This baseline study evaluated prevalence and antibiotic resistance of food-borne bacteria as conventional poultry facilities transition to organic practices. Poultry litter, feed, soil, water samples and poultry questionnaire responses were collected from 10 conventional and 10 organic-transitioning poultry houses from March to June 2008. Enterococcus spp. (n=260) and Salmonella spp. (n=100) isolates were identified to species level and antimicrobial susceptibility testing was performed using the Sensititre® system. Statistical analyses were performed using STATA 10. Prevalence of Enterococcus spp. on organic-transitioning and conventional poultry farms was 100%; and prevalence of Salmonella spp. was 100% and 40%, respectively. Enterococcus isolates from conventional poultry houses displayed significantly higher percentages of resistance for 9 antibiotic agents compared to organic-transitioning isolates. Conversely, Salmonella spp. isolated from both conventional and organic-transitioning poultry houses exhibited similar antibiotic resistance patterns. Baseline findings suggest importance of poultry production practice in prevalence and antibiotic resistance patterns of food-borne bacteria.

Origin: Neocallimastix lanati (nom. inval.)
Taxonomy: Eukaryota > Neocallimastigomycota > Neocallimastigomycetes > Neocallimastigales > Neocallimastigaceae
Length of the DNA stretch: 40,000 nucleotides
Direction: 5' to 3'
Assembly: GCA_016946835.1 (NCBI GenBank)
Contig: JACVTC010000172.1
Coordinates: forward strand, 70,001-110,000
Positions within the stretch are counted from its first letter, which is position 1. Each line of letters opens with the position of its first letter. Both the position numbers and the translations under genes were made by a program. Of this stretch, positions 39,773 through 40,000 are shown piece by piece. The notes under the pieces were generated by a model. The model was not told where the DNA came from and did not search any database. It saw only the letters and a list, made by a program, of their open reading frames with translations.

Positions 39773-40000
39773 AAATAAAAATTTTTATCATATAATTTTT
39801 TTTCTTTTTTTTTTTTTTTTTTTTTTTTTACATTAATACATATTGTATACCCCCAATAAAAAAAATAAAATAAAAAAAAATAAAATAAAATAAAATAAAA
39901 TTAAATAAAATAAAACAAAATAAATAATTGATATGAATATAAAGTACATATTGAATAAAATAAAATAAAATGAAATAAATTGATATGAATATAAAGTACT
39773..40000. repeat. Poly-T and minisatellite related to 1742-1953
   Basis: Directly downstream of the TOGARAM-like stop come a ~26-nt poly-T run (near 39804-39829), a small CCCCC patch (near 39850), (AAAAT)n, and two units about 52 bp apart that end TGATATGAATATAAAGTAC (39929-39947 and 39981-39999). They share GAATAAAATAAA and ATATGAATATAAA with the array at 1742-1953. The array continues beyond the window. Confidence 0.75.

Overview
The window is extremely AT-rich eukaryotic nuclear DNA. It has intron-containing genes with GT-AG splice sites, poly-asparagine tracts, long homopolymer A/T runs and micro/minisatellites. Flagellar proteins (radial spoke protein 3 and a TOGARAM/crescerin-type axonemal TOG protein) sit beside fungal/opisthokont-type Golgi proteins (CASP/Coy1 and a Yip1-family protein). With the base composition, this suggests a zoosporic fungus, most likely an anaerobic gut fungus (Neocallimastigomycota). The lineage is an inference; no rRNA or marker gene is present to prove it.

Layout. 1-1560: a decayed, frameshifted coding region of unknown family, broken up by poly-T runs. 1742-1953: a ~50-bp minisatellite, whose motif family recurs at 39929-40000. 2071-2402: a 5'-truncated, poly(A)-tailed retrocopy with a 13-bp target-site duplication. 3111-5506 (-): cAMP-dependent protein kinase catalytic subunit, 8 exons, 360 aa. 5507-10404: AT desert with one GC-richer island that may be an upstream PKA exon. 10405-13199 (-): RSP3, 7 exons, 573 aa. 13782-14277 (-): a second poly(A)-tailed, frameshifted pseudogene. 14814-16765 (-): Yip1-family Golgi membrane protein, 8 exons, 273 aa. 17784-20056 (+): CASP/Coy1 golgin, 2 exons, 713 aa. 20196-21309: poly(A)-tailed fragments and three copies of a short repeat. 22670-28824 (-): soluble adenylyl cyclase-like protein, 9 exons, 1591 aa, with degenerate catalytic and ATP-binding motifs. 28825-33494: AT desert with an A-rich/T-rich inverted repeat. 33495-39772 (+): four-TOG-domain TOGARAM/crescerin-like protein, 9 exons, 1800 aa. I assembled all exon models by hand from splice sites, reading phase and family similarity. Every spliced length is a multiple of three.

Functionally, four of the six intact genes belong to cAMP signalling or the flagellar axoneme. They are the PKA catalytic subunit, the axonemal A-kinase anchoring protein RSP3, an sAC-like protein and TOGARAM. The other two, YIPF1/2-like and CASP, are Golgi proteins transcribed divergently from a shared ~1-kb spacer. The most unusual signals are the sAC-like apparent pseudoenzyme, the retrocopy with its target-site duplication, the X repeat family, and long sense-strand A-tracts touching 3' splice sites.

|Advisor:||Sapkota, Amy R.|
|Commitee:||Dabney, Betty, Joseph, Sam W., Sapkota, Amir|
|School:||University of Maryland, College Park|
|Department:||Public and Community Health|
|School Location:||United States -- Maryland|
|Source:||MAI 47/06M, Masters Abstracts International|
|Subjects:||Animal sciences, Public health|
|Keywords:||Antibiotic resistance, Enterococcus, Environmental health, Organic-transitioning, Poultry production, Salmonella|
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